New Year’s resolutions usually focus inward. The usual suspects — getting in better shape, quitting smoking, and reading more — are noble goals, but tend to center on the individual. Resolutions, however, can also extend to the people around you — most notably in your household. In fact, taking a wider lens on your resolutions can present a golden opportunity to assess parenting habits and family relationships.
It is the rare (if not mythical) family that won’t benefit from healthy scrutiny and fresh ideas. We’ve done our research to find several New Year’s resolutions for parents in 2023 that you can do with your partner, children, or extended family that could have lasting benefits for the entire squad.
It’s more than a chance to change behavior. Parenting resolutions are a low-pressure way to bring your family together around a common cause or interest — something that screen time now makes more difficult than ever. (And we’ll return to that sticky wicket momentarily.)
This is a way to create positive change without making it a “punishment.” Establishing aspirations and working toward them together fosters excitement and team morale, not to mention direct positive impacts on day-to-day life.
From time-honored standards to the here and now, these ideas can up your parenting game and improve your family’s well-being in the new year.
Diet and exercise
It makes sense to kick this off with what is likely the most common New Year’s resolution — and one of the most persistent health challenges — in the American playbook today. According to the Centers for Disease Control and Prevention, fewer than one in 10 adolescents and adults eat enough fruits or vegetables, while only 1 in 4 adults and 1 in 5 high school students reach recommended levels of physical activity.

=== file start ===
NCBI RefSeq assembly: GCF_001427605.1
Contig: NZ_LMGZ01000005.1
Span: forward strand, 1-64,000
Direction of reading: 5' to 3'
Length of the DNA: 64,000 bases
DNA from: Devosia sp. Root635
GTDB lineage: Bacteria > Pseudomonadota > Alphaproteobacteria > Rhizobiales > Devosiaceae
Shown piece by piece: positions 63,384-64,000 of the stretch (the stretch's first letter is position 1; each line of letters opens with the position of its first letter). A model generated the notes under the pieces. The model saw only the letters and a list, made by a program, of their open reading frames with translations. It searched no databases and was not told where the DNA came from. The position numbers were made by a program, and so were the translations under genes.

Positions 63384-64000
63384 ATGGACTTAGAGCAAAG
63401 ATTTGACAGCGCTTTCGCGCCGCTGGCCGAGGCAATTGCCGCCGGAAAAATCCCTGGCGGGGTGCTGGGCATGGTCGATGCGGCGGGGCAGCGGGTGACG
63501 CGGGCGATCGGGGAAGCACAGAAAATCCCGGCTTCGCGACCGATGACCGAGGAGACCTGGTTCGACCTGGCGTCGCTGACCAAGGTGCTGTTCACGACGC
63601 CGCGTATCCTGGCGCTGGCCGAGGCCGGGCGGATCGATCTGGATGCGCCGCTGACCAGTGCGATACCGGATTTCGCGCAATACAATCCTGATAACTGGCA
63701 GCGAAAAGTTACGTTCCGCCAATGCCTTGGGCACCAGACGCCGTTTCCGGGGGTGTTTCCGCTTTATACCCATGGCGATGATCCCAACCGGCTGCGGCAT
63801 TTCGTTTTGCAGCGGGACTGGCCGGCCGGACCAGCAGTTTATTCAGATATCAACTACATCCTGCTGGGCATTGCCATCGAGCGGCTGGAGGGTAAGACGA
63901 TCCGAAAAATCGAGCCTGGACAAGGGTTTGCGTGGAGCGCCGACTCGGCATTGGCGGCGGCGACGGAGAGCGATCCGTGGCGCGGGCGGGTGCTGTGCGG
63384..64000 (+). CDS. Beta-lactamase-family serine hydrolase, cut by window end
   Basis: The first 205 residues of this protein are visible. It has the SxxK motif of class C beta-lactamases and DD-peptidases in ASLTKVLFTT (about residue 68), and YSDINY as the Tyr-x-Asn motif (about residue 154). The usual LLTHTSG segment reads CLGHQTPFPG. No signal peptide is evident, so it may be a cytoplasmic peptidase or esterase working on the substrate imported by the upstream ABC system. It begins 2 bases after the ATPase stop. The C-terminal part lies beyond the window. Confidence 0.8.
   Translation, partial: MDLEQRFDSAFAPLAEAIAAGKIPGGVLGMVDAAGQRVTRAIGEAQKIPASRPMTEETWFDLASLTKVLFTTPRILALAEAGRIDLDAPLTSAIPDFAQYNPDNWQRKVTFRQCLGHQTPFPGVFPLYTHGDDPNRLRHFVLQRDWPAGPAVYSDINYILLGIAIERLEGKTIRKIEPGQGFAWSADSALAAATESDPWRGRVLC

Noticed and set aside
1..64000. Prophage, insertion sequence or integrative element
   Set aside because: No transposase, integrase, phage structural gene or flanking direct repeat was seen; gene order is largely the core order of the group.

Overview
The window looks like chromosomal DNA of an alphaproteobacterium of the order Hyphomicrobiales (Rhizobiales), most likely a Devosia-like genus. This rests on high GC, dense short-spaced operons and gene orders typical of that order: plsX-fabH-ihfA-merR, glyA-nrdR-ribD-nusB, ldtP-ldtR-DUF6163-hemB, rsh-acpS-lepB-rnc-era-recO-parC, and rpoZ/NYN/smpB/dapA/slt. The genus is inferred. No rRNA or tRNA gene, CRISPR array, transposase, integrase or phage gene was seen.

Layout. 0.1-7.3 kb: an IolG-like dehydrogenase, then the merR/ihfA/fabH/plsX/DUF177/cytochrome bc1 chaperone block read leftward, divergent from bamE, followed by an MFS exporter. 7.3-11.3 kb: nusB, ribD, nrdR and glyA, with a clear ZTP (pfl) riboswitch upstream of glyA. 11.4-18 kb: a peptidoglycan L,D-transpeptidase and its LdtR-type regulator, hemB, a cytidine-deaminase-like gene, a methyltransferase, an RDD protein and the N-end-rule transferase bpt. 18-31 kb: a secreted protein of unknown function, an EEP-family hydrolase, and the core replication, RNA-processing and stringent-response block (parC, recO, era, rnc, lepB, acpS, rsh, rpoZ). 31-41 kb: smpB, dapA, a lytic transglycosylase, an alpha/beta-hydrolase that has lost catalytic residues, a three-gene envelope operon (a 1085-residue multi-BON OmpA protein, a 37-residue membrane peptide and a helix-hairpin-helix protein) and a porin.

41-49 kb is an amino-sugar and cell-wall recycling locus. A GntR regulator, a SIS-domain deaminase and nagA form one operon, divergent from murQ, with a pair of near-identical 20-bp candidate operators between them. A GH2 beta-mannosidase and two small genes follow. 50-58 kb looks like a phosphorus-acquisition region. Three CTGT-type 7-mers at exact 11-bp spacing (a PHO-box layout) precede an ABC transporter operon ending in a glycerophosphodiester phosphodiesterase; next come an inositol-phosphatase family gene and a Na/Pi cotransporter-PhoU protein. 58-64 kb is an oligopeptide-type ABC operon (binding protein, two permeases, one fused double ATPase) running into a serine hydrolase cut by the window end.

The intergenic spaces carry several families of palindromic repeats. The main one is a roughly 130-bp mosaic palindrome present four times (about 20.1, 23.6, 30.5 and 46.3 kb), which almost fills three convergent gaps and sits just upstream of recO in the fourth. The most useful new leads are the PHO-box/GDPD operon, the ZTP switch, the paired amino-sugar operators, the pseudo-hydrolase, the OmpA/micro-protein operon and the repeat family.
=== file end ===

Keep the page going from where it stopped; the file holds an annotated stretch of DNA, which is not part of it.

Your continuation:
Make this challenging, long-term work a family affair. Provide each other with support and motivation. But be realistic and creative.
- Go to the park or pool as a group.
- Consider investing in bicycles or appropriate fitness equipment.
- Take the stairs.
- Consume less soda and other sugary drinks.
- Find a family-friendly sport, class, or activity-based video game.
- Try plant-based alternatives to burgers and other less-healthy staples.
- Experiment with juice or smoothie recipes.
These are just a few possibilities. Think about what’s most likely to not only draw initial attraction, but sustained interest over time.
What are some of the passions you and your family share? If feasible, this could be a great time to involve your extended family, either by asking for input or inviting them along for an event.
Possibilities could include:
- Helping the underprivileged.
- Assisting animals, perhaps at your local shelter.
- Restoring and protecting the environment.
- Taking part in a fundraiser for a disease that has affected a loved one.
- Engaging with communities of faith.
If you try an activity or group that doesn’t resonate, try another one! Don’t get discouraged. It might take some time, but stay committed and you’ll find your niche.
Limit screen time
A 2022 analysis published in the journal JAMA Pediatrics found that screen time for children now averages about 4 hours per day — far more than the 1 hour recommended by the American Academy of Pediatrics. Another recent study found a link between developmental problems in young children and higher-than-recommended screen time.
Find alternatives like reading time or a game night (it might be easier than it seems!). Mealtime and bedtime should be no-go zones.
Attention parents: If this one’s going to work, the rules need to apply to you as well.
Green your home
This one is important, and best of all, relatively straightforward. Make a conscious effort to recycle, use less water and electricity, grow native plants, and avoid any excess fossil fuel consumption.
Think big or make it incremental — it’s up to you. If you set realistic parenting resolutions, your family will follow suit. With dedication and a little luck, a New Year’s resolution can enhance the health and wellness of your family, not to mention your own parenting superpowers.
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